When we are unaware of our thoughts and urges, which arise in the back of our mind mostly unnoticed, they have a power over us. We are unable to experience real change if these unbidden thoughts control us. “But when we learn to observe them, we can then release their power over us. Meditation is practice for observing those thoughts, for being more mindful of them throughout the day,” says San Francisco-based Leo Babauta, a published author and creator of popular wellness blog Zen Habits.
My tryst with meditation happened indirectly when I started hiking in the Sahyadri mountains near Maharashtra. Before that, the only thing close to meditation as a child was staring directly at the sun for hours.
Years later, I did a 10-day Vipassana meditation course at the oldest centre in Igatpuri, Nashik (It’s an ancient technique taught by Gautam Buddha himself. Vipassana means to see things as they are). Meditating 10 hours a day felt like the most natural thing in the world. I was hooked. Of course, once I went back to city life and work, the twice-a-day practise sessions trickled down to none-a-day in 6 months.
Luckily, I was also learning Sivananda yoga at the time. My Sivananda yoga teacher Shameem Akhtar (a happy, beautiful spirit and meditator in her 50s) would start and end every session with a short meditation. Visualisation and body awareness were part of it. That short session made a noticeable difference in how the day panned out. The days I didn’t have class, the mind and body felt different.
Along the way, there were two levels of Reiki that took about 40 minutes to complete a full session. The first time I practised Reiki, it was like walking on the clouds. Absolute bliss.
I believe beside the benefits of less stress and anxiety, meditation eventually puts you in touch with the inner bliss (and sometimes ecstasy) which is every human being’s right, no matter what your background, age, religion, sexual orientation or status is.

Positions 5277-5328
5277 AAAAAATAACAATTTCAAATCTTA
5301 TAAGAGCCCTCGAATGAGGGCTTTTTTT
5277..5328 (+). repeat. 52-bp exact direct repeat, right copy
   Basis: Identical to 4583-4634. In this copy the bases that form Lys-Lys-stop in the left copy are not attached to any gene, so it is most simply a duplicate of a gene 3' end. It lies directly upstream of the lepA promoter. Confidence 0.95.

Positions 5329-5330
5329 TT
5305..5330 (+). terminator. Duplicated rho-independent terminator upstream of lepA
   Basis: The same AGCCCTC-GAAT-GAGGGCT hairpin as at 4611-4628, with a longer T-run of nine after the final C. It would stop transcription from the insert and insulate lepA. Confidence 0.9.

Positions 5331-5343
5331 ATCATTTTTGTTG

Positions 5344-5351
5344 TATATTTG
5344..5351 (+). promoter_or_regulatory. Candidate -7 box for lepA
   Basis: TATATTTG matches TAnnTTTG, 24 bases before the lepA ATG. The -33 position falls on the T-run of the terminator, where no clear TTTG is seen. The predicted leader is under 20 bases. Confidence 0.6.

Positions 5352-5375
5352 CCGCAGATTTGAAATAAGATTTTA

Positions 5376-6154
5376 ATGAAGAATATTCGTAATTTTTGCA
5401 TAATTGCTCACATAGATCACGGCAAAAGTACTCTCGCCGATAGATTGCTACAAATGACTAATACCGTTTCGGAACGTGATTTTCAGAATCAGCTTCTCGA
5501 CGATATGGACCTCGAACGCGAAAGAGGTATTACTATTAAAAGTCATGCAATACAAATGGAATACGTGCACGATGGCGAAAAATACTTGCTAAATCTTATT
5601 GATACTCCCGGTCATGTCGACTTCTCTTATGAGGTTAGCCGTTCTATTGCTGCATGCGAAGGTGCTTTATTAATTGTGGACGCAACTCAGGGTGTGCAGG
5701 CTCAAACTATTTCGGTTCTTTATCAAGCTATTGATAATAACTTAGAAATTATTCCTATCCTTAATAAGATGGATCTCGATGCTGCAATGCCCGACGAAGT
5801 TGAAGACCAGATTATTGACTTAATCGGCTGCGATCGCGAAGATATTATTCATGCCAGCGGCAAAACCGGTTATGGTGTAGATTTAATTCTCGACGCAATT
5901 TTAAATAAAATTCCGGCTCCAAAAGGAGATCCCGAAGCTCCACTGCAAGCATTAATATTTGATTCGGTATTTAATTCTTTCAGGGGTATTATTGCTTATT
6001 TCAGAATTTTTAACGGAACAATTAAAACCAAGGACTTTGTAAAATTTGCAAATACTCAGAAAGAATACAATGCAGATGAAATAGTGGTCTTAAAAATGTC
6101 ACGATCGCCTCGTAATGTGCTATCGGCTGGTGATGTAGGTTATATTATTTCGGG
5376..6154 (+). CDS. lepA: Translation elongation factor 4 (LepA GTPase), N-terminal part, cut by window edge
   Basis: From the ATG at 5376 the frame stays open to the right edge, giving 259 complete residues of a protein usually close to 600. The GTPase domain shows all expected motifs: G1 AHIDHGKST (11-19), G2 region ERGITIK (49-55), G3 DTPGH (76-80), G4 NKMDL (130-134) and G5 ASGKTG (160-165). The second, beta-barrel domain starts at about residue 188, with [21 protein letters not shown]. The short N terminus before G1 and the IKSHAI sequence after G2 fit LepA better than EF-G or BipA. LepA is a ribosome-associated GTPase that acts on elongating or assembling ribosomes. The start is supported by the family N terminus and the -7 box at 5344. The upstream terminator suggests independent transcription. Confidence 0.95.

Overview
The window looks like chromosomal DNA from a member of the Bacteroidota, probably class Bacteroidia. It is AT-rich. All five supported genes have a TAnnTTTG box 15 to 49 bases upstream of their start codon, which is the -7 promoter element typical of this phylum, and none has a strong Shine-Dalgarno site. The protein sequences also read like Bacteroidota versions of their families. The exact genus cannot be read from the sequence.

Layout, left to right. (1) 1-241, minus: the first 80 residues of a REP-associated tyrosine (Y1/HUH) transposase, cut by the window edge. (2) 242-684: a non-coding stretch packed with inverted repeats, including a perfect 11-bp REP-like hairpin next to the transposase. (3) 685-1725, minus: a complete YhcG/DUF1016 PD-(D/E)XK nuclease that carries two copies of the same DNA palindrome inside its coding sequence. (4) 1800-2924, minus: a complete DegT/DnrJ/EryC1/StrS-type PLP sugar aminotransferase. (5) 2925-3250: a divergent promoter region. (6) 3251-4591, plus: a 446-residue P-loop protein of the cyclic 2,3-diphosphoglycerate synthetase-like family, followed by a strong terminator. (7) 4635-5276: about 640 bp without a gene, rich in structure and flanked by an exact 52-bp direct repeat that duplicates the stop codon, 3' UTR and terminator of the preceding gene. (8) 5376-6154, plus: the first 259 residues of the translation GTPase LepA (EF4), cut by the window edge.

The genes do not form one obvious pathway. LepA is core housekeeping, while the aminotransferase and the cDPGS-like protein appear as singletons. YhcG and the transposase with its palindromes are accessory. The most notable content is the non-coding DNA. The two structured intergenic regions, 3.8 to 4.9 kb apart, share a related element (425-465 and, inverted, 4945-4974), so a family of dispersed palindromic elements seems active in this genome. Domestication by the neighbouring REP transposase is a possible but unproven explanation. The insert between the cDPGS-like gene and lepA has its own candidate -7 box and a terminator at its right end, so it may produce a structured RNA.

Want to be an oasis of calm?
Here five simple steps for making it a daily ritual:
1 Commit to just 2 minutes a day
Start simply if you want the habit to stick. You can do it for five minutes if you feel good about it, but all you’re committing to is two minutes each day.
All it really takes is 10 mindful minutes a day, as meditation champion Andy Puddicombe will tell you in this short TED talk.
His fast-rising mobile app Headspace eases beginners into meditation. It’s being used by top performers Jared Leto and Ryan Seacrest (my personal hero), athletes and regular people like me. I used the app for 10 day consecutive days and plan to get a subscription. My honest verdict about the app: Headspace doesn’t take itself too seriously. The programme makes meditation more relatable. There’s no mumbo jumbo, yet it has a scientific basis. Andy’s voice is immensely relaxing; it puts me at ease in a minute. The animations explaining the progressions are darn cute; something I looked forward to.